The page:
Thursday, June 23, 2011

No "Right" To Opt Out!

How is it that the Greek people don't understand that their country is broke? Iceland understood it and forced their government to NOT bail out the banks. Their economy is picking up again, so short term pain led to long term gains.

Greece is only the first in serious trouble, Ireland, Portugal, and Spain are next. New Zealand went through this years ago and they recovered by selling off state assets, changing their health system, and getting rid of subsidies to farmers and businesses. What the Greeks fail to understand is that no-one is willing to buy their bonds anymore.

“After all, the scale of Greece’s problems means that markets may be reluctant to lend to Greece after the second bail-out package expires. What’s more, given the widespread opposition to the additional austerity measures, there remains a risk that the Greek government might eventually choose to default, regardless of whether a bailout package is in place.”
At some point, Germany is going to stop propping up these EU nations and start saving itself. If you have a mortgage and can't make the payments, sooner or later someone is going to come and boot you out onto the street, and everything will be lost. Greece should start packing its bags.

I guess we should look at Canada and see how the greedy unions are acting the same as the Greek people, expecting the government to bow down to their demands. At some point, the goodies have got to end, and the socialists just don't understand why. The NDP wants the postal strike to continue. So far it hasn't impacted our family except for fewer flyers. It is however impacting businesses big time, but it appears that the NDP would prefer to support unions over businesses. Why am I shocked?

Unions take dues from people who have no "right" to opt out. If that isn't communism/socialism, I'm not sure what would qualify.  Unions can even force members to donate to the political party that they dictate to be, the one to vote for. Unions could use the money they appropriate from their members to fund pensions, but that would put the onus on them to succeed, and that is simply beyond them.  

11 comments:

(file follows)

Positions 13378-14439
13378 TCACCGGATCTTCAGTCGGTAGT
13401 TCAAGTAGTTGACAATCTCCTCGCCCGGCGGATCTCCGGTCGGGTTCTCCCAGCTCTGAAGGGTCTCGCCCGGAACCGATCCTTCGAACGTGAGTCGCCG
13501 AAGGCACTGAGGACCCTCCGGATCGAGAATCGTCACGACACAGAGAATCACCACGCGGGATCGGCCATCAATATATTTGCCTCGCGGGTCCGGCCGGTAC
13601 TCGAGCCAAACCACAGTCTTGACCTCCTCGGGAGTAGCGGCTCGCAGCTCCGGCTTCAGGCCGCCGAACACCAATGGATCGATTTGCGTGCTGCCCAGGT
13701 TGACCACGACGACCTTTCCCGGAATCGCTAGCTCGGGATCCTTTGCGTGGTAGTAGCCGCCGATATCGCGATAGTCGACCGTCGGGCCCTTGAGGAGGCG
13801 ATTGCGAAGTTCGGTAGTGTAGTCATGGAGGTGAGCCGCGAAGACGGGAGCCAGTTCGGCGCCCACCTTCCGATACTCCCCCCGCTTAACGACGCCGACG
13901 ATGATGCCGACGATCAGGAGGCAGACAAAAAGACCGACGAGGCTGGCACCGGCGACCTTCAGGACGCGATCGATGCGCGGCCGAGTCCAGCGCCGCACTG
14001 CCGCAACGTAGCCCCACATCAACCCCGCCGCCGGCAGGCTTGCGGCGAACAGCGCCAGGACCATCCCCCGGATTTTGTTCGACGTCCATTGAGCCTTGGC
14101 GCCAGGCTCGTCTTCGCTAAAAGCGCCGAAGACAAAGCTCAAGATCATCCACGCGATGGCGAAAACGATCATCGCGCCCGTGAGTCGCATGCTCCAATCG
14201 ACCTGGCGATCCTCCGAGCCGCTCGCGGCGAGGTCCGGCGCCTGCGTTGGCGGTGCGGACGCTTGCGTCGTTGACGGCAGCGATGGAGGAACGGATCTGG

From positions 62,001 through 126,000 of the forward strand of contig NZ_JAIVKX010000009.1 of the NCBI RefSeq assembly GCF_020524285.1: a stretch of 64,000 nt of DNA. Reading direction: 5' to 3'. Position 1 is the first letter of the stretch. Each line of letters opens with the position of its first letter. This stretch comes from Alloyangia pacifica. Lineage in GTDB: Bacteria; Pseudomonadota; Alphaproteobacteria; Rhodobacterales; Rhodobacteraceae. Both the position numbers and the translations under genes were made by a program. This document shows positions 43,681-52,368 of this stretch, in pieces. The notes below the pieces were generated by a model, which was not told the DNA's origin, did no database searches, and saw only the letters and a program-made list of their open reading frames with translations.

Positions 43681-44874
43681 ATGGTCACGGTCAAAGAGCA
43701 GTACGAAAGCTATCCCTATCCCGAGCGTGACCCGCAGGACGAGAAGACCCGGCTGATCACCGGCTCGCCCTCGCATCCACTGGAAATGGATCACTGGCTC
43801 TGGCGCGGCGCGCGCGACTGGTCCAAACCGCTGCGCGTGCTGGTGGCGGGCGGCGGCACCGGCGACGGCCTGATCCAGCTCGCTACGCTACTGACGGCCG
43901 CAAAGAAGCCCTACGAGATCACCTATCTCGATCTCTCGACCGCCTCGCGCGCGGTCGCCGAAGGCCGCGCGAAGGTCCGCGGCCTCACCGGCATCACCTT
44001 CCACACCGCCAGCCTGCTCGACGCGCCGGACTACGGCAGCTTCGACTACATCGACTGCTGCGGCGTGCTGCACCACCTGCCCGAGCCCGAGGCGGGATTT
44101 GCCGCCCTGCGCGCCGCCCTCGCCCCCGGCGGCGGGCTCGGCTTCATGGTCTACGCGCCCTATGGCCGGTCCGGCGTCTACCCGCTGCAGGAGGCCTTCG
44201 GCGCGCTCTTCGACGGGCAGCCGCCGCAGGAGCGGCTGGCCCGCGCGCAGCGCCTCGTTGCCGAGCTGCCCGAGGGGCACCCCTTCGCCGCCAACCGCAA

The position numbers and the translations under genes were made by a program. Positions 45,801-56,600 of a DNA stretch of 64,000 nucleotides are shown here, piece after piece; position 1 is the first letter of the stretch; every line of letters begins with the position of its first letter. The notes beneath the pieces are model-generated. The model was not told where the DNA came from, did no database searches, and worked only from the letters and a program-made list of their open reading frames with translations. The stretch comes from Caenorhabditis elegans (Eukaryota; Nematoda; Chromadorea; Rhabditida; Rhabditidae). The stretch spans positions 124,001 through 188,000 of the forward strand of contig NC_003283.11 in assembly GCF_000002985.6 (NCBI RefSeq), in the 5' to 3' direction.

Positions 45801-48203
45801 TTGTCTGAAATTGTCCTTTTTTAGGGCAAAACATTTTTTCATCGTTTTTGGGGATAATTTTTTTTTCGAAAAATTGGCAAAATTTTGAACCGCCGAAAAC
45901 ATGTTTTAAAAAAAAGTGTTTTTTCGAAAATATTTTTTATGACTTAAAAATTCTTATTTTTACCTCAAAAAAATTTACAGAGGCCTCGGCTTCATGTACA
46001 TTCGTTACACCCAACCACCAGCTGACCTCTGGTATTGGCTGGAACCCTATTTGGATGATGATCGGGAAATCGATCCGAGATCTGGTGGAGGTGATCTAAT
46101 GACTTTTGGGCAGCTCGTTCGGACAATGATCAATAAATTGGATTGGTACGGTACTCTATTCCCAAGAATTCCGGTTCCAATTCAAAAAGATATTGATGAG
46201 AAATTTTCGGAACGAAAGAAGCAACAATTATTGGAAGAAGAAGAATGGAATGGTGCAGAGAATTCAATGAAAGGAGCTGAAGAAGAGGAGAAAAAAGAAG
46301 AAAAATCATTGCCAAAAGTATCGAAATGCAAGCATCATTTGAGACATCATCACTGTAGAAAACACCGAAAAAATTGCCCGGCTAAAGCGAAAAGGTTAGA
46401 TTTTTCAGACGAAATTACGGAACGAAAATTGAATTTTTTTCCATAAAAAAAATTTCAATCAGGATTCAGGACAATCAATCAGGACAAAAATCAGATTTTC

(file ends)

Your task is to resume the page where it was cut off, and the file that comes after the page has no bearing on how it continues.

John Docherty, Stirling, Ontario said...
This comment has been removed by the author.
Droog said...

Some specifics John Docherty ? Blanket statements like yours don't add anything to the discussion, let's talk about the specific facts.

L said...

There should never be a requirement to pay union dues, as a condition of employment. This needs to change, as it violates freedom of association. John D. your comments add nothing to any discussion.

RayK said...

"There should never be a requirement to pay union dues, as a condition of employment. This needs to change, as it violates freedom of association."

Unions cannot force employees to pay dues.

Unions can and do negotiate contracts with employers that make them the exclusive provider of a certain service (security guards, pilots, electricians or labour sevices in general), but this is no different than Coke signing a contract with McDonalds to make them the exclusive provider of beverages for their restaurants.

If someone wants to work making beverages for McDonalds they have to work or deal with Coke. If someone wants to work in certain jobs for Canada Post, they have to be a member of CUPW.

liberal supporter said...

Life with unions is annoying.
Life without unions is frightening.

Eskimo said...

John Docherty, your lack of any sense of photogenic appeal is both staggering and frightening.

RayK said...

I agree that the above blanket statement doesn't add much to the discussion, but I also agree this post displays a complete misunderstanding of the situation in Greece.

First of all, it isn't Greek banks that have a debt problem, but the country itself. So, the problem is very different than that which faced Iceland.

Greece's exorbitant debt load is the product of their previous two term conservative government that entered into a series of agreements with international investment banks to borrow far beyond Greece's capacity but keep those debts "off the books". These agreements came to light during the 2008 financial crisis, after which the current social democratic government was elected. Greece's current situation has nothing to do with "socialism".

http://www.marketoracle.co.uk/images/2010/Mar/greek-debt.gif

(Chart: Look at how Greek debt exploded when the deals made by the conservative government were uncovered and had to be rolled into the official national debt.)

Greece now faces two choices: try to pay off the debts or default.

Germany, France and the European Central Bank hold a massive stake in the repayment option. Banks in other European countries hold most Greek debt. If Greece defaults, then those debts become worthless, European banks lose hundreds of billions of dollars, the Euro takes a hit and this quite possibly sets off a chain reaction that sends the whole European and global economic systems into crisis.

As it stands now, if Greece were left to stand on its own, it would certainly default. National debt isn't like a mortgage. Even if Greece could cut spending and raise taxes enough to eliminate their entire deficit over night, it would still default if left to its own devices.

Government bonds come due every day. That means countries have to "roll over" those bonds--issue new bonds to pay off the old ones--even if they are paying down debt overall.